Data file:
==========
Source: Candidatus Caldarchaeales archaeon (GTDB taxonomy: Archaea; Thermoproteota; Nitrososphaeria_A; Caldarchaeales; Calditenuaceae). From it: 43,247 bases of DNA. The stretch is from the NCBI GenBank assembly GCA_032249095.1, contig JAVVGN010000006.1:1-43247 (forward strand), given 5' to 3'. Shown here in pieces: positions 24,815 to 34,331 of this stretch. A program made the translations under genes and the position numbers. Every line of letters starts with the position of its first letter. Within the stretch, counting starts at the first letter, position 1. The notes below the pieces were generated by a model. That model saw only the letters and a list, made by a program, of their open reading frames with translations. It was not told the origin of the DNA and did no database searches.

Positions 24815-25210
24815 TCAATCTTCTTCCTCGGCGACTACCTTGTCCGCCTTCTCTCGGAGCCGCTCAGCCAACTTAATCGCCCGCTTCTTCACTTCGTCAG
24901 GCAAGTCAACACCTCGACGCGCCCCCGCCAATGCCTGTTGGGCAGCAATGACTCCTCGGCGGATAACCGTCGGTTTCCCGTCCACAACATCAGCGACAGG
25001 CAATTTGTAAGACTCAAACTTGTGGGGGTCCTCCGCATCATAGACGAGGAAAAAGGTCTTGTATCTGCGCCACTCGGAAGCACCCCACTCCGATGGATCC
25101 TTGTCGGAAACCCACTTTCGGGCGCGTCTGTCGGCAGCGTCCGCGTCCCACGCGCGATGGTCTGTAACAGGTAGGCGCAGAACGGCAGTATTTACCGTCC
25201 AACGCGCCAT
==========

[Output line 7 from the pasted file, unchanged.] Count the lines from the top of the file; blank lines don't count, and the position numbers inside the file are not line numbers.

25201 AACGCGCCAT